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by Vinod B Shikhare
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Vinod B Shikhare
Vinod B Shikhare
1. CEMENT 1.1 OBJECTIVES After studying this unit, you should be able to: 1. Describe the manufacturing process of cement, 2. Explain the chemical composition of cement, 3. Describe the physical properties of cement, 4. Classify the various types of cement explaining their uses, 5. Verify the quality of cement by the field test, and 6. Get acquainted with the laboratory testing of Portland cement. 1.2 DEFINITION OF CEMENT Cement is defined as the product manufactured by burning and crushing to powder an intimate and well-proportioned mixture of calcareous and argillaceous materials. Calcareous Materials The materials which contain calcium or lime as their major constituent are known as calcareous materials. The various calcareous materials used in the manufacture of cement are lime stone, marl, chalk, shells, etc. These materials provide the required proportion of lime to the cement. Argillaceous Materials The argillaceous materials contain alumina as their major constituent. The various argillaceous materials used in the manufacture of cement are shale, clay, laterite, etc. These materials provide the required proportion of silica, alumina, oxide of iron, etc. to the cement. Cement is manufactured in a variety of forms these days. The cement, which is generally used for preparing concrete, is the Ordinary Portland Cement. But for special purposes other qualities of cement such as Low Heat Cement, Rapid Hardening Cement, High Alumina Cement, White Cement, Blast Furnace Slag Cement, Sulphate Resisting Cement, etc. are also used. The selection of a particular type of cement to be used for manufacturing of concrete depends upon the following factors: Concrete Technology/ Cement 1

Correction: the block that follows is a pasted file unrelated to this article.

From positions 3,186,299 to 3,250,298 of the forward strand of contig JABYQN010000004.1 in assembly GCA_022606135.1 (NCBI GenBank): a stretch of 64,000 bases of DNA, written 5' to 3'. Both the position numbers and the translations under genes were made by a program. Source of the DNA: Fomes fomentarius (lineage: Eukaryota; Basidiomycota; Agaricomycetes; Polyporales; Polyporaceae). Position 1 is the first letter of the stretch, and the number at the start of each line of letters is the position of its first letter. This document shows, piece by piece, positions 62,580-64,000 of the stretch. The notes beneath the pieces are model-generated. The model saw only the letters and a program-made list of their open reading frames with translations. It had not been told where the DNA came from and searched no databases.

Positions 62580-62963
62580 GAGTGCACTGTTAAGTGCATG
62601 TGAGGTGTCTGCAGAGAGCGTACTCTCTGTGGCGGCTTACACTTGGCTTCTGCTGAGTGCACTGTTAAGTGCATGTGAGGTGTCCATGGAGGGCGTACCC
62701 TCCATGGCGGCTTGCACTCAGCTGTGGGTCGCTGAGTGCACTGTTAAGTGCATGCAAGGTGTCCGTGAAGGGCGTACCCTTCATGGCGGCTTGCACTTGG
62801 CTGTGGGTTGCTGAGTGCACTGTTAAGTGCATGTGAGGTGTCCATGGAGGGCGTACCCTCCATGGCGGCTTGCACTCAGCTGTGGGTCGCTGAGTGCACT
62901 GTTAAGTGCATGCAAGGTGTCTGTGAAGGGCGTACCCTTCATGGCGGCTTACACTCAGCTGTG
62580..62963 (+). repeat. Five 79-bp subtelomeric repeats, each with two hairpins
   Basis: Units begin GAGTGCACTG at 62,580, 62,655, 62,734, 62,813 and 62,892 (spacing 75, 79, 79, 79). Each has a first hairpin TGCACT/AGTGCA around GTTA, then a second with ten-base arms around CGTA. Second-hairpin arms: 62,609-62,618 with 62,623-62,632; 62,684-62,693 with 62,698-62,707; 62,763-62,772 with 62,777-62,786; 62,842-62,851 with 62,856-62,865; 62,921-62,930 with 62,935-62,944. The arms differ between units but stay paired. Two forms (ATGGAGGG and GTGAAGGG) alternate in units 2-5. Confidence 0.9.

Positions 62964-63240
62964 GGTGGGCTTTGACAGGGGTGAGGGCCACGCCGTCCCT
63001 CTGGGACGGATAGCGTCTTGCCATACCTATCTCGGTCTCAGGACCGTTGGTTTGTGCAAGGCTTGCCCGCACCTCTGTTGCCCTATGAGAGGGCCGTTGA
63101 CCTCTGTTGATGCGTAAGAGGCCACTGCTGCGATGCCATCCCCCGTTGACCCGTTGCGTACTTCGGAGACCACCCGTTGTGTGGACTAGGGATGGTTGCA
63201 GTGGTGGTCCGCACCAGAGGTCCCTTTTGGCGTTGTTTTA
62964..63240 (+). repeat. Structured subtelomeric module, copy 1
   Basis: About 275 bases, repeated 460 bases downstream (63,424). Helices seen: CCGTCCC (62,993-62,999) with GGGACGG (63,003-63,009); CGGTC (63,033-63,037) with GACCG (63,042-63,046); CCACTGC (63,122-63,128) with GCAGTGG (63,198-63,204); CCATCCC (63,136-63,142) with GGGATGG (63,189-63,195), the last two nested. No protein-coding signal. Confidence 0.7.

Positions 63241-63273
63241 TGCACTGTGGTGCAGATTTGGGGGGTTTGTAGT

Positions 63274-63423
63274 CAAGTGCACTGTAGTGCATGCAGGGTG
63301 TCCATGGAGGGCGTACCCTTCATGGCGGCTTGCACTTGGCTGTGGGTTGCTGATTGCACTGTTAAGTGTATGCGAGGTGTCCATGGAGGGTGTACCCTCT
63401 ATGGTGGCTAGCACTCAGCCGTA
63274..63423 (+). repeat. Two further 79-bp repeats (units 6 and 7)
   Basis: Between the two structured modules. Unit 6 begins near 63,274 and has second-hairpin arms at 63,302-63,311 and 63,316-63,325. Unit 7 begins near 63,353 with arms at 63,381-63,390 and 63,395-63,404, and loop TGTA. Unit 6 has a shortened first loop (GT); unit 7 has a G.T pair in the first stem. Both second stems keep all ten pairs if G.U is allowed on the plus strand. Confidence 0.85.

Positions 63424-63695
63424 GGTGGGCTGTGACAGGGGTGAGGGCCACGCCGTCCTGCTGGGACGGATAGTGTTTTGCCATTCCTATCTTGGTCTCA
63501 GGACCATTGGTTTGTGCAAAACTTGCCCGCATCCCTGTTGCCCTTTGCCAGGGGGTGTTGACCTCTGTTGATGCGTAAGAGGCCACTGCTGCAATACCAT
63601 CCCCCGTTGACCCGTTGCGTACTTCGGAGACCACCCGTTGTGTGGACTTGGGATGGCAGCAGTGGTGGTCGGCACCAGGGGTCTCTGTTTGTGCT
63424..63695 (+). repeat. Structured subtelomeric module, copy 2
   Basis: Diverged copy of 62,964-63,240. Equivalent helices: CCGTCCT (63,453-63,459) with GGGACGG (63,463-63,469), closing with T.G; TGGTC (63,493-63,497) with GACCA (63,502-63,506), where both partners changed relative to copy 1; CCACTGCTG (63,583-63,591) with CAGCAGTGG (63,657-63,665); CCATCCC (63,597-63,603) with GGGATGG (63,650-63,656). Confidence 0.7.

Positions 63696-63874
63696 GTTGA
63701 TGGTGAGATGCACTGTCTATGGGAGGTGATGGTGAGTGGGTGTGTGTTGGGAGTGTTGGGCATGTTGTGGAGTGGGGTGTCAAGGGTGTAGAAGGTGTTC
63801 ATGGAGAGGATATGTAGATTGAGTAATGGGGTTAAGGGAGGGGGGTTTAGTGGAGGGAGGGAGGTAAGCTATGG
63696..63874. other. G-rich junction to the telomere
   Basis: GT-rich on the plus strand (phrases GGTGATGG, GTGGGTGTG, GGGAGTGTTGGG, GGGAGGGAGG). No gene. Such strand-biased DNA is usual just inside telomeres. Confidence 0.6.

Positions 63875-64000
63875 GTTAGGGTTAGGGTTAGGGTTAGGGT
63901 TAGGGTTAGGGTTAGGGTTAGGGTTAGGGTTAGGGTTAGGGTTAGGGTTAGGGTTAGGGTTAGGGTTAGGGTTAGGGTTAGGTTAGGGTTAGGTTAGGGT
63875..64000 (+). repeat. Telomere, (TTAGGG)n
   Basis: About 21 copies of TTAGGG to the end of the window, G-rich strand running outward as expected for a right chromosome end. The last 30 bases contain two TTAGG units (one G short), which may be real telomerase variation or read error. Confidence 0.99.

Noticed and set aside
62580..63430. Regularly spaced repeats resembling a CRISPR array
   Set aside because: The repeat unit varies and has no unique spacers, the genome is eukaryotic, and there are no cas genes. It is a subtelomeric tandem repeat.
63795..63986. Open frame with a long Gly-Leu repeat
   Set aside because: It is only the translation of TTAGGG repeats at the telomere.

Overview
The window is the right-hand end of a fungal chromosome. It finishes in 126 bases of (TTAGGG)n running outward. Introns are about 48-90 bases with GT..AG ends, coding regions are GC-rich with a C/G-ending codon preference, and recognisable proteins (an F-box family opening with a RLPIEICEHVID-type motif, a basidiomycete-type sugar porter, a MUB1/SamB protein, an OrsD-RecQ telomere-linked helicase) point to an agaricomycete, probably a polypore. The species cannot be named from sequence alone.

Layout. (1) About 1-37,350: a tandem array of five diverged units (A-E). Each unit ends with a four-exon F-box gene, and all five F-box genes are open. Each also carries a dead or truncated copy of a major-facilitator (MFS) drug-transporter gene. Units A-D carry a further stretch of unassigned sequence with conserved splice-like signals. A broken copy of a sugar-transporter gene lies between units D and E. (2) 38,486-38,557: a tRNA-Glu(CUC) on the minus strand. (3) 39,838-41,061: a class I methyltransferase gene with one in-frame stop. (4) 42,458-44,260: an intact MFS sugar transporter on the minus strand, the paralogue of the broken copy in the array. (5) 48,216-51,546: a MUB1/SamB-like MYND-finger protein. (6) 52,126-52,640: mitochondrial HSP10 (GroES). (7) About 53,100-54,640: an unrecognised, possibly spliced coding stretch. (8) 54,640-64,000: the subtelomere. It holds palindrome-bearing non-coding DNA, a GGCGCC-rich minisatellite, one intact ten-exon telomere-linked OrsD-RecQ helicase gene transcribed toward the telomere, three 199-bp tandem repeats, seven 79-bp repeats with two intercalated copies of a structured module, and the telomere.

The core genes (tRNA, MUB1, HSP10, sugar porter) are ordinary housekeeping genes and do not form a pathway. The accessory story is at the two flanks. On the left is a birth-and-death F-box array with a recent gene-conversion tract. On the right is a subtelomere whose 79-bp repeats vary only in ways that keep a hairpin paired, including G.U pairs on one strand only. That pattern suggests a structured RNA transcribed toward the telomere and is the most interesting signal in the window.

(a) The required strength of the concrete structure. (b) The type of structure. (c) The conditions under which the construction of structure is to take place. 1.3 MANUFACTURING PROCESS OF CEMENT The process of manufacture of cement consists of grinding the raw materials (calcareous and argillaceous materials) mixing them intimately in certain proportions and burning them in a kiln at a temperature of about 1500°C at which the material sinters and fuses to form nodular shaped clinker. The clinker is cooled and ground to a fine powder with addition of about 2 to 3 % of gypsum. The product obtained by this procedure is called as Portland cement. There are two processes known as Wet and Dry processes depending upon whether the mixing and grinding of raw materials is done in wet or dry condition. The wet process requires more fuel as slurry contains about 35-50 % water. The dry process requires less fuel as materials are already in dry state. A. Wet Process In this process, the limestone is crushed to smaller fragments and then it is taken to a ball or tube mill where clay or shale is mixed with it and ground to a fine consistency of slurry with the addition of water. The slurry is pumped to slurry tanks where it is kept in an agitated condition by means of rotating arms with chains to prevent setting of limestone and clay particles. At this stage, the chemical composition of slurry is adjusted as necessary. The corrected slurry is stored in storage tanks and kept in homogeneous condition by the agitation of slurry. The corrected slurry is injected at the upper end of a rotary kiln. Rotary kiln is formed of steel tubes. The diameter of rotary kiln varies from 3 m to 8 m and length varies from 30 m to 200 m. The kiln is supported at intervals by columns of masonry or concrete. It is laid at a gradient of about 1 in 25 to 1 in 30. The refractory lining is provided on the inside surface of rotary kiln. It is so arranged that the kiln rotates at about one to three revolutions per minute about its longitudinal axis. The burning is carried out in this rotary kiln. The hot gases or flames are forced through the lower end of the kiln. The portion of the kiln near its upper end is known as dry zone and in this zone; the water of slurry is evaporated. As the slurry gradually descends, there is rise in temperature and in the next section of kiln; the Concrete Technology/ Cement 2